I'm guessing this is the right location. This 18th century map shows the Queenhithe ward http://www.londonancestor.com/maps/map-queenhith.… which is centered on Thames Street. Maybe it is the same as the Thames Street pointed to by the Streetmap link above.
The overlays that highlight 17th century London features are approximate and derived from Wenceslaus Hollar’s maps:
Open location in Google Maps: 51.510759, -0.095004
Richard • Link
Queenhithe and some of the streets from the 18th Century map (above) still exist by the north side of Southwark Bridge.
Pedro • Link
Queenhithe--or Queenhive, as it was corruptly called by the Elizabethan dramatists--was originally, according to Stow, called "Edred's Hythe," or bank, from some Saxon owner of that part of Thames Street.
Pedro • Link
Link for above...
Queenhithe, in Upper Thames Street, a short distance west of Southwark Bridge, a common quay for the landing of corn, flour, and other dry goods from the west of England,—originally called "Edred's hithe" or bank, from "Edred, owner thereof,"—but known, from a very early period as Ripa Reginae, the Queen's bank or Queenhithe, because it pertained unto the Queen. King John is said to have given it to his mother, Eleanor, Queen of Henry II. It was long the rival of Billingsgate, and would have retained the monopoly of the wharfage of London had it been below instead of above bridge. In the 13th century it was the usual landing-place for wine, wool, hides, corn, firewood, fish, and indeed all kinds of commodities then brought by sea to London, and the City Records afford minute details as to "the Customs of Queen-Hythe," and the tolls ordered to be taken there by Edward I.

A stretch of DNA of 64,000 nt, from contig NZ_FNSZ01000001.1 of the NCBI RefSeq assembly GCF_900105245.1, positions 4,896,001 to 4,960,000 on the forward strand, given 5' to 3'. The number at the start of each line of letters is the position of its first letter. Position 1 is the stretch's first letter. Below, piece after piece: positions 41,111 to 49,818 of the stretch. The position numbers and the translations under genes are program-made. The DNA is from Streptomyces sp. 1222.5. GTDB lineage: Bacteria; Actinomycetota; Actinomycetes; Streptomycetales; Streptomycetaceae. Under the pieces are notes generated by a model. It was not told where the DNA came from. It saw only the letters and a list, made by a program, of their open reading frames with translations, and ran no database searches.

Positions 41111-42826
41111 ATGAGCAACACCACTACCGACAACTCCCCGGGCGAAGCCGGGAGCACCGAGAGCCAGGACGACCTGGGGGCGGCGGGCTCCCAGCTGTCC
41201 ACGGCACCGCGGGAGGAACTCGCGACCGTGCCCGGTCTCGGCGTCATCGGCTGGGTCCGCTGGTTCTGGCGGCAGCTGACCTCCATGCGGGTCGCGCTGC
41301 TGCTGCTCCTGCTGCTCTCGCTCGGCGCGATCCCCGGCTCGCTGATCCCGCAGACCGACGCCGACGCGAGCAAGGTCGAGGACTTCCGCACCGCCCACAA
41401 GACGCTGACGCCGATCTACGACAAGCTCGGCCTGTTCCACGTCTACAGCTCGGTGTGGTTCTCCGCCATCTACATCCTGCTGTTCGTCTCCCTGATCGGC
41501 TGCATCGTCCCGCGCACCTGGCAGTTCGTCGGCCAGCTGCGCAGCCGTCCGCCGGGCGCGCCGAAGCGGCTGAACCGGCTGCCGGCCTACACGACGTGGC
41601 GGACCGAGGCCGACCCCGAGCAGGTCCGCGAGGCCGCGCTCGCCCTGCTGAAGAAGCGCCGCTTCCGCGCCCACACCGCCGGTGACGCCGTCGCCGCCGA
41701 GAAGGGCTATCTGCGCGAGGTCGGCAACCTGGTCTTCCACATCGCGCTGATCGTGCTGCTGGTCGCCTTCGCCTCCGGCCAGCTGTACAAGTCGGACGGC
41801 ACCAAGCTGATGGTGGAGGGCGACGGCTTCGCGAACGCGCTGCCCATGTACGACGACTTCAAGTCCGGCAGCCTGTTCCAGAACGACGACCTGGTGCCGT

---London, Past and Present. H.B. Wheatley, 1891.
Queenhith + Dock and Stairs are in the SW corner of the 1746 Rocque map
After 2,000 years, Queenshithe is being gentrified, and a big mosaic showing its history and importance has been installed.
Chart showing the number of references in each month of the diary’s entries.